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How to debug macros and input

When writing macros for m4, most of the time they would not work as intended (as is the case with most programming languages). There is a little support for macro debugging in m4.

Displaying macro definitions

If you want to see what a name expands into, you can use the builtin dumpdef:

dumpdef(...)

which accepts any number of arguments. If called without any arguments, it displays the definitions of all known names, otherwise it displays the definitions of the names given. The output is printed directly on the standard error output.

The expansion of dumpdef is void.

define(`foo', `Hello world.')
=>
dumpdef(`foo')
error-->foo:	`Hello world.'
=>
dumpdef(`define')
error-->define:	<define>
=>

The last example shows how builtin macros definitions are displayed.

See section Controlling debugging output, for information on controlling the details of the display.

Tracing macro calls

It is possible to trace macro calls and expansions through the builtins traceon and traceoff:

traceon(...)
traceoff(...)

When called without any arguments, traceon and traceoff will turn tracing on and off, respectively, for all defined macros. When called with arguments, only the named macros are affected.

The expansion of traceon and traceoff is void.

Whenever a traced macro is called and the arguments have been collected, the call is displayed. If the expansion of the macro call is not void, the expansion can be displayed after the call. The output is printed directly on the standard error output.

define(`foo', `Hello World.')
=>
define(`echo', `$@')
=>
traceon(`foo', `echo')
=>
foo
error-->m4trace: -1- foo -> `Hello World.'
=>Hello World.
echo(gnus, and gnats)
error-->m4trace: -1- echo(`gnus', `and gnats') -> ``gnus',`and gnats''
=>gnus,and gnats

The number between dashes is the depth of the expansion. It is one most of the time, signifying an expansion at the outermost level, but it increases when macro arguments contain unquoted macro calls.

See section Controlling debugging output, for information on controlling the details of the display.

Controlling debugging output

The `-d' option to m4 controls the amount of details presented, when using the macros described in the preceding sections.

The flags following the option can be one or more of the following:

t
Trace all macro calls made in this invocation of m4.
a
Show the actual arguments in each macro call. This applies to all macro calls if the `t' flag is used, otherwise only the macros covered by calls of traceon.
e
Show the expansion of each macro call, if it is not void. This applies to all macro calls if the `t' flag is used, otherwise only the macros covered by calls of traceon.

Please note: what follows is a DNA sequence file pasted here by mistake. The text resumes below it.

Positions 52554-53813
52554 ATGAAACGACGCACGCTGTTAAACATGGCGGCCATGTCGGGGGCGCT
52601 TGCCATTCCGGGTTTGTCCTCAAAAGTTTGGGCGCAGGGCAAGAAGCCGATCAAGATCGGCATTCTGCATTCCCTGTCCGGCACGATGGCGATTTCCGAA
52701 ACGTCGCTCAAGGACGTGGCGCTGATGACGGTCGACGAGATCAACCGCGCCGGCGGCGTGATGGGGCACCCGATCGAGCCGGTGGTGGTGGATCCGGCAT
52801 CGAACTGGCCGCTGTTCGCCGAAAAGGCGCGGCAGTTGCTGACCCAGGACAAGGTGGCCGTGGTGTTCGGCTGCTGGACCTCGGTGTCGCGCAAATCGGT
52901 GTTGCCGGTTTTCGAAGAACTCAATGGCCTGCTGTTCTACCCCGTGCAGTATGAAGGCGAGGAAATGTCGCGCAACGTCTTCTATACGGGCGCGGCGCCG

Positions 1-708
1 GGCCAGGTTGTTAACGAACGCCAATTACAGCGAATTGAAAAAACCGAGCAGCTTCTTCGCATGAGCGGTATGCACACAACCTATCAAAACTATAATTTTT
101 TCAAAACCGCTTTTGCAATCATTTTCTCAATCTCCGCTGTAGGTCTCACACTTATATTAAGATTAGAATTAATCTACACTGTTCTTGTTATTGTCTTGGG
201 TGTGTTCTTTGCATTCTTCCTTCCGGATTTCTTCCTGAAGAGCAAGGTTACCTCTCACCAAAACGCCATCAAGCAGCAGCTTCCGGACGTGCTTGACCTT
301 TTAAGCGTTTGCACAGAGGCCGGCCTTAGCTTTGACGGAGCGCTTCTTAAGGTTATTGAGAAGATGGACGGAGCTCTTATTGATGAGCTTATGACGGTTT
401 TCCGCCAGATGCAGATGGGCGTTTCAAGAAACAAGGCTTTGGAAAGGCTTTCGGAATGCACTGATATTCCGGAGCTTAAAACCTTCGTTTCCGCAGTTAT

q
Quote actual arguments and macro expansions in the display with the current quotes.
c
Show several trace lines for each macro call. A line is shown when the macro is seen, but before the arguments are collected; a second line when the arguments have been collected and a third line after the call has completed.
x
Add a unique `macro call id' to each line of the trace output. This is useful in connection with the `c' flag above.
f
Show the name of the current input file in each trace output line.
l
Show the the current input line number in each trace output line.
p
Print a message when a named file is found through the path search mecanism (see section Searching for include files), giving the actual file name used.
i
Print a message each time the current input file is changed, giving file name and input line number.
V
A shorthand for all of the above flags.

If no flags are specified with the `-d' option, the default is `aeq'. The examples in the previous two sections assumed the default flags.

There is a builtin macro debugmode, which allows on-the-fly control of the debugging output format:

debugmode(opt flags)

The argument flags should be a subset of the letters listed above. As special cases, if the argument starts with a `+', the flags are added to the current debug flags, and if it starts with a `-', they are removed. If no argument is present, the debugging flags are set to zero (as if no `-d' was given), and with an empty argument the flags are reset to the default.

Saving debugging output

Debug and tracing output can be redirected to files using either the `-o' option to m4, or with the builtin macro debugfile:

debugfile(opt filename)

will send all further debug and trace output to filename. If filename is empty, debug and trace output are discarded and if debugfile is called without any arguments, debug and trace output are sent to the standard error output.


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